Jones Coatings Limitation

FRED's Polarizer/Waveplate Coating type uses complex Jones Matrices to create ideal representations of polarizer coatings and waveplates. However, it should be noted that the Jones Matrix implementation is strictly only valid for the specific case of transmitting rays at normal incidence. 

When a polarized ray intersects a surface using a Jones Matrix coating type:

  1. The E-field vector is decomposed into x,y,z components in the local surface coordinate system at the intersection point.
  2. The Jones Matrix is then applied to the x,y field components.
  3. The resulting E-field vector is transformed back into the ray's local coordinate system.
  4. The ray then inherits the components of the E-field vector that are normal to its k-vector.

The process listed above means that any component of the electric field that projects onto the local surface z-axis is not affected by the polarizer coating. This can occur when the direction of a ray is not normal to the polarizer surface and the user observes "leakage" of the electric field through the polarizer coating.

A demonstration of this limitation is shown below, where a source with 45 degree linearly polarized light is raytraced through two surfaces with Jones Matrix coatings applied. The first surface is an X Linear Polarizer and the second surface is a Y Linear Polarizer. As expected, the raytrace shows that no power passes through this crossed polarizer surface pair.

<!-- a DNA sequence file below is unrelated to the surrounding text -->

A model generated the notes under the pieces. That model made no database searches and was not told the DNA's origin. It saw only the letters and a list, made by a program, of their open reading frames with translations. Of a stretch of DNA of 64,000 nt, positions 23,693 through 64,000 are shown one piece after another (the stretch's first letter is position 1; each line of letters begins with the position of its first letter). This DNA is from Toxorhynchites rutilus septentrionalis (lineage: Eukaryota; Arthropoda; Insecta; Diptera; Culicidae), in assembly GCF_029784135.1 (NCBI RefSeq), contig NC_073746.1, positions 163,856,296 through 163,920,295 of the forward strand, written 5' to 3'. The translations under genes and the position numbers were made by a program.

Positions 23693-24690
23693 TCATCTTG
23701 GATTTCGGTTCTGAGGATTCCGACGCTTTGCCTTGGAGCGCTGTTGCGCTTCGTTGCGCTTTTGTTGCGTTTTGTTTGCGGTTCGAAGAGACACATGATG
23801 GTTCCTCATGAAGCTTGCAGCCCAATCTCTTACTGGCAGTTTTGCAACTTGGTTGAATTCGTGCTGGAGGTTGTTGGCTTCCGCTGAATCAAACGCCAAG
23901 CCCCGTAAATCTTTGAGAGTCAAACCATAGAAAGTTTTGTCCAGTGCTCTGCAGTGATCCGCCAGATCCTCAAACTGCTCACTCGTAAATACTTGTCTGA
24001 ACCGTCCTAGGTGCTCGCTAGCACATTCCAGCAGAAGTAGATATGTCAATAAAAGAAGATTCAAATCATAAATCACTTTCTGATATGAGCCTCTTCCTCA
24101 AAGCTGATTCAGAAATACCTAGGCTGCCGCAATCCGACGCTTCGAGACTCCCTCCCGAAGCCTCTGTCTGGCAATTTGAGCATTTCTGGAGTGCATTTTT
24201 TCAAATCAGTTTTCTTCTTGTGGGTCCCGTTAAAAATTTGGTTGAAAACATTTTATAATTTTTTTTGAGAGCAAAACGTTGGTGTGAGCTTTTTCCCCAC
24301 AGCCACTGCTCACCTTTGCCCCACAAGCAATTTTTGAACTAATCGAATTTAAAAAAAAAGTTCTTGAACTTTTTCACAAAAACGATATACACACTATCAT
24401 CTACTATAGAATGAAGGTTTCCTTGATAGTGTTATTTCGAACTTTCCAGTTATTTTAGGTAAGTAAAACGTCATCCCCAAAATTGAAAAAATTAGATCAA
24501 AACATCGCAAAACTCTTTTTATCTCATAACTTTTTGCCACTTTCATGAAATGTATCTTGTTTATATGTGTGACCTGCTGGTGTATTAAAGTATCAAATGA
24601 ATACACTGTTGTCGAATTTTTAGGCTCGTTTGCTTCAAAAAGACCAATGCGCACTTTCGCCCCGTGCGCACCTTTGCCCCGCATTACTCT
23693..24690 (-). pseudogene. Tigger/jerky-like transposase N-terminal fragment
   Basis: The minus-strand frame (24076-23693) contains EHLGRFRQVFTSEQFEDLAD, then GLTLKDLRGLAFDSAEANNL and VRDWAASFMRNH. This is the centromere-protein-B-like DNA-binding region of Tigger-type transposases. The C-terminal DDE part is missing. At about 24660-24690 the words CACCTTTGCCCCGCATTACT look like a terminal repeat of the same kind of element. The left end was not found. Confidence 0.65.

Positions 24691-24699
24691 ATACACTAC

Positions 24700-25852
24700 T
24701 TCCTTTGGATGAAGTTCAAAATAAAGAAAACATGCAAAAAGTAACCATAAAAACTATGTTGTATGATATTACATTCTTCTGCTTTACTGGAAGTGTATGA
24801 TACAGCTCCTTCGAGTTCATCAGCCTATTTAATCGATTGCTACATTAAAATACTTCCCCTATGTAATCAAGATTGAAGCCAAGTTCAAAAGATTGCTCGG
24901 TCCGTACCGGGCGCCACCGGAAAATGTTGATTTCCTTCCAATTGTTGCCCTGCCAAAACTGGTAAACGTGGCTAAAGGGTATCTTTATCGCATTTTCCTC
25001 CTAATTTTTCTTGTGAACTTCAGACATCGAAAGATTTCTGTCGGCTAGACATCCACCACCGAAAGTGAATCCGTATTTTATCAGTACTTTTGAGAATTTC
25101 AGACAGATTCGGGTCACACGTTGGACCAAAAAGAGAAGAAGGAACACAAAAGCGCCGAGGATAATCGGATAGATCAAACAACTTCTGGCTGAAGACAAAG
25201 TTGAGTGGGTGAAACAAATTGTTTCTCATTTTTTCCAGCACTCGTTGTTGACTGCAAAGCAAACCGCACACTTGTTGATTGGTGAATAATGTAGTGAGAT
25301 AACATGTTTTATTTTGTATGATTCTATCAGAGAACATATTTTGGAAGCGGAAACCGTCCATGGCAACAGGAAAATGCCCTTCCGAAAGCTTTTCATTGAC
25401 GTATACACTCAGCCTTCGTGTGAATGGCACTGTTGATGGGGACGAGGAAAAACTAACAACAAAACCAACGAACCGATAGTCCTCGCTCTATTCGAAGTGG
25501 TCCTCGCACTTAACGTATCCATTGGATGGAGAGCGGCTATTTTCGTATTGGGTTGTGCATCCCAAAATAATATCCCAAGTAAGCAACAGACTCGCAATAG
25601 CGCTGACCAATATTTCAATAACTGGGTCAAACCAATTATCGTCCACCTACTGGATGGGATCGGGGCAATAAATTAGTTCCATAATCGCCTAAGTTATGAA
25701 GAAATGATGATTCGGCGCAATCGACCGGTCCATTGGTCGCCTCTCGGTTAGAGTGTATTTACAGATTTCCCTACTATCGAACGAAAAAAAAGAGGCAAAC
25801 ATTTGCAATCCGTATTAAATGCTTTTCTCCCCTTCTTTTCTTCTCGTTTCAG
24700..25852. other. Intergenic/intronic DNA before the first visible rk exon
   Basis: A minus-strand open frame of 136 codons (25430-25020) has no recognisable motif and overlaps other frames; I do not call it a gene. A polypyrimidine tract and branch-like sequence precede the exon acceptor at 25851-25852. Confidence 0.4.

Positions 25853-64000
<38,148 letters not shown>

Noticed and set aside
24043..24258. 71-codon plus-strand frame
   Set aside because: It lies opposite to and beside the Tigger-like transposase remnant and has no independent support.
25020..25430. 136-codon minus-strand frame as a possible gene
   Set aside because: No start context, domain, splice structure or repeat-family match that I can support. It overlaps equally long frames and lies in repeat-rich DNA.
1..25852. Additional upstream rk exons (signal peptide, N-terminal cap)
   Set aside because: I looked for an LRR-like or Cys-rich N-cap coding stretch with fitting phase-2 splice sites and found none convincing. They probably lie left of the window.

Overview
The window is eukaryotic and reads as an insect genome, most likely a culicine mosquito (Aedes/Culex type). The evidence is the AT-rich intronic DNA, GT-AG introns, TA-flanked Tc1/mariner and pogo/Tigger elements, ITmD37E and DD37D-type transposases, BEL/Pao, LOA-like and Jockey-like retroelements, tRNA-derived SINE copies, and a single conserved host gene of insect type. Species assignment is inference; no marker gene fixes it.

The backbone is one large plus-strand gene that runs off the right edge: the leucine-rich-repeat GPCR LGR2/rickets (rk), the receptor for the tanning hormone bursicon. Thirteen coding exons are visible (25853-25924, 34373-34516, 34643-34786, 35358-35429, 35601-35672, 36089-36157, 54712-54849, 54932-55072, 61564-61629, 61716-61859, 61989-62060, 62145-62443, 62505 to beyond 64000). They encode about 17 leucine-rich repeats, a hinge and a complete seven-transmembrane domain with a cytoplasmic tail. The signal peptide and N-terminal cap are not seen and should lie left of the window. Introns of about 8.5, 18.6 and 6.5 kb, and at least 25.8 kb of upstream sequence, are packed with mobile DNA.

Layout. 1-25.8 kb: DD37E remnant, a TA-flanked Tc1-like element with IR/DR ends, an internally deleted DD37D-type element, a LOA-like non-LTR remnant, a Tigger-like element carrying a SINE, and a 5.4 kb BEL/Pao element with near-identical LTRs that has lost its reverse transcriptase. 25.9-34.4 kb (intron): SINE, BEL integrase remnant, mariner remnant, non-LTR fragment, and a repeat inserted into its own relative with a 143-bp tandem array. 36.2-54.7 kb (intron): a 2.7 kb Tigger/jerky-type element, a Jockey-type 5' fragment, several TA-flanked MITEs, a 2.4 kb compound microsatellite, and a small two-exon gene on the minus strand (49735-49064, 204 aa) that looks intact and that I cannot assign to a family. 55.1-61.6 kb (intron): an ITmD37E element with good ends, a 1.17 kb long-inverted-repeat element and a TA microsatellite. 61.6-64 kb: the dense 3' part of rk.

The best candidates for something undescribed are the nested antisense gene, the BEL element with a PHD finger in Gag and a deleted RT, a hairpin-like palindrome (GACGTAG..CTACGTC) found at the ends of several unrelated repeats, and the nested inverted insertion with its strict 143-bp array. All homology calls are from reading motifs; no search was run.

Now, if the source is rotated 45 degrees about the x axis while keeping the polarizer surfaces oriented in the global XY plane, some power actually passes through the crossed polarizers and reaches the detector surface as shown in the picture below. The Ray Summary analysis shows that 0.125 of the source power "leaks" through the two polarizers. This amount of source power is aligned with the z axis when the source is rotated 45 degrees about x and remains unaffected throughout the interaction with the two polarizers.

Associated FRED File:  Jones Matrix Example

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